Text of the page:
There was a revolution in an Upper East Side co-op. It was triggered by a parrot named Phoenix.
Ahsen Chowdhury and his wife had given the bird to their 11-year-old daughter, and for a year they all lived in harmony in their two-bedroom apartment in a 42-unit co-op in the Carnegie Hill section of Manhattan. Then one day, after a neighbor complained that Phoenix was making too much noise, the five-member co-op board ordered the Chowdhurys to get rid of the parrot – even though, by law, boards have a 90-day window to evict a troublesome pet. Their daughter was devastated. Chowdhury printed pictures of Phoenix and slipped fliers under apartment doors, urging his neighbors to attend the upcoming annual meeting and push back against the board’s arbitrary – and illegal – action.
There were misgivings in the building that went deeper than the board’s treatment of the Chowdhurys’ parrot. The sponsor still owned a dozen apartments and effectively controlled the five-member board, which had been in place for years. The sponsor also managed the building, and board members treated the super like their personal employee.
At the annual meeting in 2014, many shareholders showed up with pictures of Phoenix pinned to their clothing – a clear indication of where they stood on the avian controversy. Chowdhury had hired attorney Howard Schechter to write a letter to the board, protesting the attempted eviction of Phoenix. At the packed meeting, Chowdhury argued that the sponsor should not be running the co-op, and enough shareholders agreed with him to vote in three new board members, tipping the balance of power away from the sponsor.
“The bird got the board kicked out – and the Phoenix cult got elected,” says Chowdhury, who, at the age of 70, still has a boyish laugh. “The majority of the shareholders agreed there was no reason to get rid of the bird. It was like a revolution.”
An Environment Of Friendliness
A year later, Chowdhury’s wife joined the board as treasurer. Educated in Beijing and Singapore before coming to New York to manage databases at the United Nations, she brought an analytical mind to the co-op’s finances. The new board hired a new super and brought in Blue Woods Management, and eventually the last of the sponsor-backed board members were voted out. Last year, Chowdhury took over as treasurer. He, too, brought special qualifications to the role. The son of a doctor, Chowdhury was born in Lahore, Pakistan, in 1949, two years after the partition of India by the British had created Pakistan and East Pakistan (now Bangladesh). Those were turbulent times, as many Muslim families like the Chowdhurys moved west into Pakistan while many Hindus and Sikhs moved east into India. The dislocations and ethnic violence left as many as a million dead.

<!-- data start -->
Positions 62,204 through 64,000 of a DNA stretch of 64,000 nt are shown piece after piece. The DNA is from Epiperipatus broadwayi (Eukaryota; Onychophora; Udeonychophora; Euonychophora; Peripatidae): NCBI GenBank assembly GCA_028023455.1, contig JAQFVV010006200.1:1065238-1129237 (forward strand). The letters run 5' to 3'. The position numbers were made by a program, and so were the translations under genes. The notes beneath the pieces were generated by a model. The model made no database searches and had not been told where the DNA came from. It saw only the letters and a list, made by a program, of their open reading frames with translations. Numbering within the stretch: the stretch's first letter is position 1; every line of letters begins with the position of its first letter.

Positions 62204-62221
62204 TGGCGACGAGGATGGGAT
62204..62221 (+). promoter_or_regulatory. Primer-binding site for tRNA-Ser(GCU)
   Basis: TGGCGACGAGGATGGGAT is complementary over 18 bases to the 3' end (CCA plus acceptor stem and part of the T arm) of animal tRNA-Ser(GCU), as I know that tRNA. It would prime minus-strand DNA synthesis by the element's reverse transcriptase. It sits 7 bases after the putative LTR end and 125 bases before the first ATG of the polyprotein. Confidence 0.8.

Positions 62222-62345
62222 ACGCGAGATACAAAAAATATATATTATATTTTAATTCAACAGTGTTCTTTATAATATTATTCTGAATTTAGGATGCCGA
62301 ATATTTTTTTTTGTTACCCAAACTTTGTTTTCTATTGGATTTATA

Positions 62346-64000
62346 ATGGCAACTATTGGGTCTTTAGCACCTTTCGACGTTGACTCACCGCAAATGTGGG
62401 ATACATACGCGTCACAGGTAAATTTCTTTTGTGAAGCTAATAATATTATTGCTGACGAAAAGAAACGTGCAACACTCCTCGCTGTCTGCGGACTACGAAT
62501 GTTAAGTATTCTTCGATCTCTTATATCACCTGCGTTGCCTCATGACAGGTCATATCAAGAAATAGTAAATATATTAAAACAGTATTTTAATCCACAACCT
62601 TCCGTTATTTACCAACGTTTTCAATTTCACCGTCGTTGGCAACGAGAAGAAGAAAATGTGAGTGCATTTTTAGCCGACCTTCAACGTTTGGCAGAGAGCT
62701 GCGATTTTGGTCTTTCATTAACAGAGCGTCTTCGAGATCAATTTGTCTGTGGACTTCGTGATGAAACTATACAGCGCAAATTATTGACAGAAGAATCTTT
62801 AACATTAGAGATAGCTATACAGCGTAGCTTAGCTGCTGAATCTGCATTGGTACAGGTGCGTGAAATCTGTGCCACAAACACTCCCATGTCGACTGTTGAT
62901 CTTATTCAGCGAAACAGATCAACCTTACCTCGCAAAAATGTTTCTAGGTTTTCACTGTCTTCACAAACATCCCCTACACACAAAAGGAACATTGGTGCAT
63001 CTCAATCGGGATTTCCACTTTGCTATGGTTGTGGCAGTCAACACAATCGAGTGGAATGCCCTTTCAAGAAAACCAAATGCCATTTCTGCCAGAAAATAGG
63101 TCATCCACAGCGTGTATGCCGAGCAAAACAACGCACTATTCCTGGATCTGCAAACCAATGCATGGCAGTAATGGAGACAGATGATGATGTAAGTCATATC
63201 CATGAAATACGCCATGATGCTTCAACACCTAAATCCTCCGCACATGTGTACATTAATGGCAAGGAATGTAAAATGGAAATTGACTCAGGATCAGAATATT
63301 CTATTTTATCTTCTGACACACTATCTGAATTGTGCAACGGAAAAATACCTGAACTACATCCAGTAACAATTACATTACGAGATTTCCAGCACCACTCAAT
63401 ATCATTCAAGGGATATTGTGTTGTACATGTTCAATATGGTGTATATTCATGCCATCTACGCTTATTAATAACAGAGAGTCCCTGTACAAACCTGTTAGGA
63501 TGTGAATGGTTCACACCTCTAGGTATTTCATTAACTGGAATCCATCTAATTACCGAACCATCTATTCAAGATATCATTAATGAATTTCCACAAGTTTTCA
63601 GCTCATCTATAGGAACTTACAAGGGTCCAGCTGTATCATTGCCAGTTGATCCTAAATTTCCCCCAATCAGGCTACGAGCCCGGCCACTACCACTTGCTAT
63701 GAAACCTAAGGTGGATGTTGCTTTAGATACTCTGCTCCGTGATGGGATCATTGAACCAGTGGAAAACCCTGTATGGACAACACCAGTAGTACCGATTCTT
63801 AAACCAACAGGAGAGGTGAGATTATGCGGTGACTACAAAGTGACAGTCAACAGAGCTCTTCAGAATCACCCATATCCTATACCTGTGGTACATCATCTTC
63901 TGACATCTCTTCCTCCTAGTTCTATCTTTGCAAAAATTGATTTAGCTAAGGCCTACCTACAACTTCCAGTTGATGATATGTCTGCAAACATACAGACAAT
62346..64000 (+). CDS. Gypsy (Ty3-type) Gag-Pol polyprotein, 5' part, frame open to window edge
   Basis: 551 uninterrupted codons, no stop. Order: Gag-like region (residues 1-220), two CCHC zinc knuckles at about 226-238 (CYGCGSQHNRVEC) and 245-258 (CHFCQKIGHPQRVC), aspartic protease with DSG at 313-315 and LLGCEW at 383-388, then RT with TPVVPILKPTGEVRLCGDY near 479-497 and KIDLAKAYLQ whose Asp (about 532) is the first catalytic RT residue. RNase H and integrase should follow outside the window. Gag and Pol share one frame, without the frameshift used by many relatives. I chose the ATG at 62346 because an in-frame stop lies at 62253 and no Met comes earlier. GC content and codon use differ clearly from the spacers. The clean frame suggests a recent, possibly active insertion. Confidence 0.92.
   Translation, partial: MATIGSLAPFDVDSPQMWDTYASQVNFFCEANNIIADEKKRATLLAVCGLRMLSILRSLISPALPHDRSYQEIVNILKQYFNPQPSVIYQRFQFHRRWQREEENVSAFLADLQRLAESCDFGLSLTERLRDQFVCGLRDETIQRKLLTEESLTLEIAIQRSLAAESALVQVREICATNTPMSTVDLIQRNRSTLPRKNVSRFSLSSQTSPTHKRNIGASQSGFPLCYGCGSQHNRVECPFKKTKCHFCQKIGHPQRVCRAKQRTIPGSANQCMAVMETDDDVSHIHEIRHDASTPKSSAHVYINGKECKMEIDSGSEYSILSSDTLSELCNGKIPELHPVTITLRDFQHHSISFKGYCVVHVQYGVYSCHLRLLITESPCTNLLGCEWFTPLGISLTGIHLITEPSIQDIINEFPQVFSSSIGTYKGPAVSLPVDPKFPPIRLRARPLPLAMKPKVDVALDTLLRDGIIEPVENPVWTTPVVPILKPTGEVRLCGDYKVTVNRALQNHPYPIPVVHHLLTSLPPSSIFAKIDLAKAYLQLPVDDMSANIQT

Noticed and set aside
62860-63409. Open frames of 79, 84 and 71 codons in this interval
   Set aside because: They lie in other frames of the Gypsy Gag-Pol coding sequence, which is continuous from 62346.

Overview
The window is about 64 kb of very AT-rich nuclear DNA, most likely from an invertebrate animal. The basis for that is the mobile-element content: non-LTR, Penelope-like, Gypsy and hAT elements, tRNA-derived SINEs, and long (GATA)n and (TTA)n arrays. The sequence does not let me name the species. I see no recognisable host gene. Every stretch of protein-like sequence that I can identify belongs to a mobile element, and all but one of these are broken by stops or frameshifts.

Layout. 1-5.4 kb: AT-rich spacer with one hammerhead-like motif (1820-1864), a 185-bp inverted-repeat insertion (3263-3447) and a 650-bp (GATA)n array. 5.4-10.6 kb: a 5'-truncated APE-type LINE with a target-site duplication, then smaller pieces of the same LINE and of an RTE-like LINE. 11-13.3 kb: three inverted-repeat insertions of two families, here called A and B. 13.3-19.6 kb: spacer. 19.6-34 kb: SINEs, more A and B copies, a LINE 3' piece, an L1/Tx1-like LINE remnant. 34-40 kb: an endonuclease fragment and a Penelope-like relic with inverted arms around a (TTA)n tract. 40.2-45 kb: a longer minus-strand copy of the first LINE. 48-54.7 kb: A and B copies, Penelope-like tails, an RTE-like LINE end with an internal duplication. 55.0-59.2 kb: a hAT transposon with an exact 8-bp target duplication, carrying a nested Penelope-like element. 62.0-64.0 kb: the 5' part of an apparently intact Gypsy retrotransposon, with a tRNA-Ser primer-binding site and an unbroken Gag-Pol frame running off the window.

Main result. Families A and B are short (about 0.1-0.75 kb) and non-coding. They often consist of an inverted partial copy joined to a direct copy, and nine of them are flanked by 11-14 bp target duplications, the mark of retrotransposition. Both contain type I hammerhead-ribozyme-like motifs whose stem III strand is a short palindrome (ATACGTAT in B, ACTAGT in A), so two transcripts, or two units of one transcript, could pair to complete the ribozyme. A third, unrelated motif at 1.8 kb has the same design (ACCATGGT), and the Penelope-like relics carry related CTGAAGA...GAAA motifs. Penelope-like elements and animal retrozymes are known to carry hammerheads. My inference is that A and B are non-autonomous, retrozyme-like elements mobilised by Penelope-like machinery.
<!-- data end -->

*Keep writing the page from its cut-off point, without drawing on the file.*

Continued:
But Ahsen Chowdhury had a relatively charmed life. The second of nine children, he devoured books as a boy, everything from Plato to Hemingway, and after receiving a college degree in political science and economics, he earned a master’s of business administration from the University of Southern California’s extension school in Karachi. He then went to work in marketing for Exxon, where he was soon teaching himself to write computer code and create database systems. In 1971, acting on a lifelong fascination with American culture – and a growing weariness with the turmoil in his homeland – Chowdhury moved to New York City. The day after he arrived, he landed a job writing code for a shipping company’s payroll systems. After stints with American Express and Target, he got hired by the U.N. to design computer systems for payrolls, pensions, and legal documents. It was there that he met his wife. After a lightning courtship, they were married, and in 2003 their daughter was born. Eight years later, the family moved into the Carnegie Hill co-op.
When he joined the board last year, Chowdhury faced a challenge quite different from the one his wife had faced. “My last job at the U.N. was doing audits and internal oversight, so I knew how that worked,” he says, “but I was seeing horrendous personality conflicts on the board, screaming and in-fighting. I think I brought diplomacy from my years at the U.N. First, I try to create an environment of friendliness, and then get people to stay on the subject and keep the discussion objective, not personal. Make it a more collegial environment.”
And always remember, he adds, that a co-op is a democracy.
“We were picked by the shareholders, and we’re all equal. Today there are still differences of opinion, but I think we’re doing quite well at getting things done without the in-fighting. I feel good about it. Even the super is smiling.”